But just as woke capitalism was getting into full gear, the wokeshivitiz, like their 18th-century French counterparts, are now leery of their creation. Progressive activism is being subsumed by rampant commoditization, overtaken by what English novelist Paul Kingsnorth calls “the Machine.” CBS was readying the launch of a new reality TV show dubbed “The Activist” that was framed as a kind of “American Idol” competition for political movers and shakers. But the show’s original premise has been scrapped, with the leftovers reformatted into a documentary after outcry from—who else?—the same prog posters who hold activism up as a sacerdotal rite.

The near-religious significance liberals imbue political agitation with was reflected in the groveling statement put out by CBS: “However, it has become apparent the format of the show as announced distracts from the vital work these incredible activists do in their communities every day. The push for global change is not a competition and requires a global effort.”

Yes, yes, “global change,” a euphemism for one or more national powers bullying weaker countries around, requires more coordinated efforts away from the spectorial camera eye. With a few verses of “Kumbaya” sprinkled on top, of course.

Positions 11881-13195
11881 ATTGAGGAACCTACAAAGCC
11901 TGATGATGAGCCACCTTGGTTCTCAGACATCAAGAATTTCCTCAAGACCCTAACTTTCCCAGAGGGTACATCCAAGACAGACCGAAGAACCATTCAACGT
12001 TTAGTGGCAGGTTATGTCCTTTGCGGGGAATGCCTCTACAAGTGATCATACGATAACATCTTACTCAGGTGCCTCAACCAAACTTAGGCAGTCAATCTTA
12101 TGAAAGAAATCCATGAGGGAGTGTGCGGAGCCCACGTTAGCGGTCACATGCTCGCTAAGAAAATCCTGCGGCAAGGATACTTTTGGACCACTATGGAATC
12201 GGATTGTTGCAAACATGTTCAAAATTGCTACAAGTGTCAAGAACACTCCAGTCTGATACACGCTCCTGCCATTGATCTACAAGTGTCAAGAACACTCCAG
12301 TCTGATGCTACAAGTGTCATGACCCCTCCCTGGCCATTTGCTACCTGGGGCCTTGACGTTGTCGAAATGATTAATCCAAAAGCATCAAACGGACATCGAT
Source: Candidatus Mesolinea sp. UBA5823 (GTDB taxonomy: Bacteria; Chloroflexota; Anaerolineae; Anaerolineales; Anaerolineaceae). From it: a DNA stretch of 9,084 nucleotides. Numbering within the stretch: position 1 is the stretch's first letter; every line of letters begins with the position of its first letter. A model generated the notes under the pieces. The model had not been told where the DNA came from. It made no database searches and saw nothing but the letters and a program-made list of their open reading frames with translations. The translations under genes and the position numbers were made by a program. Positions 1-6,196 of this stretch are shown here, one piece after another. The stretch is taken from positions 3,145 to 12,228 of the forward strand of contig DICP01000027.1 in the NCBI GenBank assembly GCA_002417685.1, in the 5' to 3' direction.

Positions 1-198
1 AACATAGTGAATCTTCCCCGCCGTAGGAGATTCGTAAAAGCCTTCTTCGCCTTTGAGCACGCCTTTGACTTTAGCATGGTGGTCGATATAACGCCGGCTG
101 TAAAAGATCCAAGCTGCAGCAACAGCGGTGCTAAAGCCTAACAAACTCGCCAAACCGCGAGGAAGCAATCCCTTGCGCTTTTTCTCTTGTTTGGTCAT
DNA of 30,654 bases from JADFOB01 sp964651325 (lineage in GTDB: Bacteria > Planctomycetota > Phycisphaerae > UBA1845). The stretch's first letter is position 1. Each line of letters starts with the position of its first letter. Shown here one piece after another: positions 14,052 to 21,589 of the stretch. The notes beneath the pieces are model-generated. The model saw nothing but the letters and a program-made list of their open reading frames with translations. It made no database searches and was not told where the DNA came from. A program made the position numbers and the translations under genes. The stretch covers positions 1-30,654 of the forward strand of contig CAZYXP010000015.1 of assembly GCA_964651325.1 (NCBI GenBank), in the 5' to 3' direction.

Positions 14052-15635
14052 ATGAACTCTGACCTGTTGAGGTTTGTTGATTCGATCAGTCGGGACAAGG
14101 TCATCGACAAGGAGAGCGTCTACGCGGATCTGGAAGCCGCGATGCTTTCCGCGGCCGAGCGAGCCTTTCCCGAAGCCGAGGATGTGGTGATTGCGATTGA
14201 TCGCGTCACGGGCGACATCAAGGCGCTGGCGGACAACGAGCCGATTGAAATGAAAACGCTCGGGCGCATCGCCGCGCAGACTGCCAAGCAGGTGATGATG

It would seem the activists incensed by “The Activist” forgot about Marx’s critique of endless consumption: “The need of a constantly expanding market for its products chases the bourgeoisie over the whole surface of the globe.”

The political protest was morphing into another mass-manufactured Big Mac or Hanes white t-shirt. So, it too had to be protested, and quashed.

This should leave any true red-blooded Marxist in a brainstorm of uneasy cognitive dissonance. Speaking out against the liberal checklist of inequalities now pays. I don’t mean it pays a meagre stipend to live on Saltines and Jif. But it rings the register big. Just ask Black Lives Matter founder Patrisse Khan-Cullors if you can get her on the line when she’s wintering in her Bahaman manse.

Rather than subvert America’s capitalist structure, the opposite is happening: money-makers are exploiting leftism to keep stock prices high. Bank of America extending mortgages to married transgender couples, Amazon banning racist and reactionary literature, PayPal cutting off services to white nationalist groups, Molotov-cocktail lobbers printed on cheap ceramic mugs—brilliant marketing moves, all. Cashing in on liberal goodwill has never been so lucrative.

CBS may have misjudged how many cents it could squeeze from arrogating progressive activism. But it won’t be the last attempt to turn leftie internet outrage into revenue. “Go woke go broke” is out; “go red make bread” is in. The New Model Man takes selfies wearing Antifa shirts from Walmart.com and Gucci loafers, or, for the Marxian Misses, a tailor-made “tax the rich” wool jacket dress.

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Taylor Lewis

Taylor Lewis writes from Virginia.